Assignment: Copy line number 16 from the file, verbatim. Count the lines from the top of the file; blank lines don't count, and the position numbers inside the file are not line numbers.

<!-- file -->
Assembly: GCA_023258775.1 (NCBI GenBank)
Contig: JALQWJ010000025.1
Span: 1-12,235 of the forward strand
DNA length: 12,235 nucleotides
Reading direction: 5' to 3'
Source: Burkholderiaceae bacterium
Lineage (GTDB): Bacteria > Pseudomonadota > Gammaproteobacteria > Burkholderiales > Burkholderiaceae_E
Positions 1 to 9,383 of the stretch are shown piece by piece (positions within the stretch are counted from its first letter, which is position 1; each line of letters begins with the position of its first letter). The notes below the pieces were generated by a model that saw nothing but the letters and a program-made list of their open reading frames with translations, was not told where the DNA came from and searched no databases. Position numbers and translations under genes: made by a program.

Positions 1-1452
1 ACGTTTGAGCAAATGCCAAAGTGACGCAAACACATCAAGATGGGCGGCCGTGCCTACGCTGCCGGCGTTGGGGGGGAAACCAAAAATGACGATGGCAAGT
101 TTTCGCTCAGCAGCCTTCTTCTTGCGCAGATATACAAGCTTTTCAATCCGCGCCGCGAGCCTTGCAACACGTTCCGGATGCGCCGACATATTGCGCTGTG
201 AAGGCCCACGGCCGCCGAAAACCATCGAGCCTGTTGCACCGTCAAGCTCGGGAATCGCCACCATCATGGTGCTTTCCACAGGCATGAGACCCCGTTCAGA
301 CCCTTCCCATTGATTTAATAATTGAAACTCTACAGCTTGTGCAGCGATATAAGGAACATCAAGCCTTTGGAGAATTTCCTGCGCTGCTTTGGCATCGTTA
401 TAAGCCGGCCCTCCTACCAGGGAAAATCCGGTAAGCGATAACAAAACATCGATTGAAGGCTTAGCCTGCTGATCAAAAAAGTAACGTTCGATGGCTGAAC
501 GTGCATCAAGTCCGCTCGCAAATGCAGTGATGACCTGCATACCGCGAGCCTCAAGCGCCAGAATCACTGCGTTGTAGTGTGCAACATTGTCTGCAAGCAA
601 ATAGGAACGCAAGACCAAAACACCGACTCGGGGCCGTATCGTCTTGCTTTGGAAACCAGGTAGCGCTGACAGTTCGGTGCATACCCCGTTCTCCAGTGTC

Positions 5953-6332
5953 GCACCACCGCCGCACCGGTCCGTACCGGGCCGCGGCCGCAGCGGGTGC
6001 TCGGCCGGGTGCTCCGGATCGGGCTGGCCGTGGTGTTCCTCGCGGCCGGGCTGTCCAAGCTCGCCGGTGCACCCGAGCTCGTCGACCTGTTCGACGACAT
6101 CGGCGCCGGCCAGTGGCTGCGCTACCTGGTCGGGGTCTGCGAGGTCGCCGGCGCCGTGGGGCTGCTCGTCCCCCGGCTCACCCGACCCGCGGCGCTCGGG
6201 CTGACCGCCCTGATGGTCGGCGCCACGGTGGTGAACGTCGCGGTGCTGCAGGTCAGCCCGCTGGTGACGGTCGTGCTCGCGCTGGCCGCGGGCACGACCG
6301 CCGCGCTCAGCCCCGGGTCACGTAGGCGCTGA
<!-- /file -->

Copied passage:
601 ATAGGAACGCAAGACCAAAACACCGACTCGGGGCCGTATCGTCTTGCTTTGGAAACCAGGTAGCGCTGACAGTTCGGTGCATACCCCGTTCTCCAGTGTC